Journal Reveals Last Days of Man Killed By Isolated Tribe

John Allen Chau

In excerpts from his journal, John Allen Chau, the American, said that he reached North Sentinel Island - one of the world's most isolated regions in India's Andaman islands that is off-limits to visitors - in his kayak on November 15.

"Police will interrogate [the accused] to investigate various aspects of the case, including the sequence of events, the sea route followed for North Sentinel Island, the location where the victim landed and the place of the incidence, the location where John Allen Chau was last seen", the police said.

Indian authorities have been trying to figure out a way to recover Chau's body after he was killed last week by islanders who apparently shot him with arrows and then buried his body on the beach.

In an Instagram post, his family said it was mourning him as a "beloved son, brother, uncle and best friend to us". A team of police and forest department officials used a coast guard boat to visit the island Wednesday and another visit was planned Thursday. The fishermen in custody told officials they saw the tribespeople on shore dragging his body around before they left.

India's government has stuck to an "eyes-on and hands-off" policy to ensure that poachers do not enter North Sentinel Island, according to the country's Ministry of Tribal Affairs.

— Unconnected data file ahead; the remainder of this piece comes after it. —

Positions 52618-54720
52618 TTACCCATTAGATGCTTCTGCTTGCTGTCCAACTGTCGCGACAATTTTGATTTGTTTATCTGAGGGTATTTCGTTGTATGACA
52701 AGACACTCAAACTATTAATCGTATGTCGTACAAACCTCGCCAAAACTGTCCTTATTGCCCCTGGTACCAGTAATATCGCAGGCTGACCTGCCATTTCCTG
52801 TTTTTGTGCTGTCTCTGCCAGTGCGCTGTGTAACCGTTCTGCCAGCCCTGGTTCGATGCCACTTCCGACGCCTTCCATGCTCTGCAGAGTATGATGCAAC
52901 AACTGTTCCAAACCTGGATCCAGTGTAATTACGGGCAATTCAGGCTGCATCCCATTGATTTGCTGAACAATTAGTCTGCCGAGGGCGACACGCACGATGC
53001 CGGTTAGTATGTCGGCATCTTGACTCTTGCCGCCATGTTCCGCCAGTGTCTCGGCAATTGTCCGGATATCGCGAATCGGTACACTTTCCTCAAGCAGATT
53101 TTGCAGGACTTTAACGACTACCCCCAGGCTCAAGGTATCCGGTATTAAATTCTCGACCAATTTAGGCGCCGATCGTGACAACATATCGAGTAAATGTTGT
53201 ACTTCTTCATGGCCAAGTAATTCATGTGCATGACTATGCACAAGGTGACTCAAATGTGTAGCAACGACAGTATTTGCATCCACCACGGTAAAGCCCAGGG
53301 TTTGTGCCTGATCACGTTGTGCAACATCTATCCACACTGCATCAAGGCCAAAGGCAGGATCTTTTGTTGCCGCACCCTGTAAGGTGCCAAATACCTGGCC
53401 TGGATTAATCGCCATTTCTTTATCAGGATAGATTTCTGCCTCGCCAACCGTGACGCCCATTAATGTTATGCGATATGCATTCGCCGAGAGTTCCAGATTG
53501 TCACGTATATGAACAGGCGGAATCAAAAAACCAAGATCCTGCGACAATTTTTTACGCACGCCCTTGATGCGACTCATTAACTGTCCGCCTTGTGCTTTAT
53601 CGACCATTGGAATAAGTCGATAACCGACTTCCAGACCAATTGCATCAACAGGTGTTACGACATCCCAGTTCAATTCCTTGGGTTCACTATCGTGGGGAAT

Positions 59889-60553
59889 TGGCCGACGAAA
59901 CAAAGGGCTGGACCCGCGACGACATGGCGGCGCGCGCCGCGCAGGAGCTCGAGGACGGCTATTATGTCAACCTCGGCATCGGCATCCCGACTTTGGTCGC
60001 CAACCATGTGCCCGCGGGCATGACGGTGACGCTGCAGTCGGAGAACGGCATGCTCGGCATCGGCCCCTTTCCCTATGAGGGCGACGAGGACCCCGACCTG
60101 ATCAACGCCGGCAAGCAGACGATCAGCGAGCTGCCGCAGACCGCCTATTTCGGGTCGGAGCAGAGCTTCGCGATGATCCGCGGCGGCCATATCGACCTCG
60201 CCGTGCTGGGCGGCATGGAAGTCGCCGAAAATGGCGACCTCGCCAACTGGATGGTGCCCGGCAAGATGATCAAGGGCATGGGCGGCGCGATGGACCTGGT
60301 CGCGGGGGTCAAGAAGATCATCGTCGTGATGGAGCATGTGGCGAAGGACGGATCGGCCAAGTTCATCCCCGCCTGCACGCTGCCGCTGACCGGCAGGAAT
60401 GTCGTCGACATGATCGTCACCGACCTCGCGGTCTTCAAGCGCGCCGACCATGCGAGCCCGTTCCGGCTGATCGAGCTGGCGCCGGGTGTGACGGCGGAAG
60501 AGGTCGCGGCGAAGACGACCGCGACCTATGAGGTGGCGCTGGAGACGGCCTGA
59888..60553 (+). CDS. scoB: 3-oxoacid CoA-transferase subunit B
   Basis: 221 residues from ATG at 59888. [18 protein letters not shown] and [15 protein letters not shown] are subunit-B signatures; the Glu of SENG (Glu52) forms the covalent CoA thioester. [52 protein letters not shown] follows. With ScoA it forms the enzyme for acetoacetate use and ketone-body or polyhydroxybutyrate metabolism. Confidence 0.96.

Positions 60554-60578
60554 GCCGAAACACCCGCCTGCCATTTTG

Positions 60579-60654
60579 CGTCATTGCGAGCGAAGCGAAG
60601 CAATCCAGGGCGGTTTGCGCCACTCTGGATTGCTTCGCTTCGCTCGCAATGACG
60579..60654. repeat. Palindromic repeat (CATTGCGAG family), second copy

In pages left with the fishermen who facilitated his trip to the island, his musings are a clear indication of his desire to convert the tribe.

"We also ask for the release of those friends he had in the Andaman Islands".

Foreigners and Indians are banned from going within five kilometres of the island, to protect the Sentinelese, believed to number about 150, from outside disease.

"What language they speak, how old it is, it's anybody's guess", Abbi said. "Nobody has access to these people".

He further said that the Andaman Islands, among the islands thrown open, are inhabited by Particularly Vulnerable Tribal Groups (PVTG) and the indigenous Nicobar Islanders whose lives can be at risk if there are incursions.

Chau had previously visited the Andaman and Nicobar Islands four times, according to the Washington Post report. "So much is lost: People are lost, language is lost, their peace is lost".

On the boat to North Sentinel Island - travelling at night to avoid detection by authorities - Chau wrote of seeing bioluminescent plankton under a canopy of stars as fish jumped in and out of the water like "darting mermaids".

Any contact with such isolated people can be unsafe, scholars say, with islanders having no resistance to diseases outsiders carry.

"He invited that aggression", PC Joshi, professor of social anthropology at Delhi University in India's capital, told The Associated Press news agency. "He took gifts to them and carried his Bible because he wanted to befriend the Sentinelese to share Jesus with them", said Mat Staver, Founder and Chairman of Covenant Journey, a Christian organization. "In the meeting, when the governor was also present, we had decided we should look at understanding them first", Sai said.

Described as "arguably the most enigmatic people on our planet", by Norwegian geneticist Erika Hagelberg, the wider group of Andaman Islanders, which comprises several distinct tribal groups, was largely isolated until the island chain was turned into a British penal colony in the 19th century.

Brief visits have been paid to the island, but the Sentinelese remain untouched by modern civilisation.

In a world of globalisation, the Sentinelese are one of the few tribes that are not in contact with the rest of the world and they are doing what they can to keep it that way.

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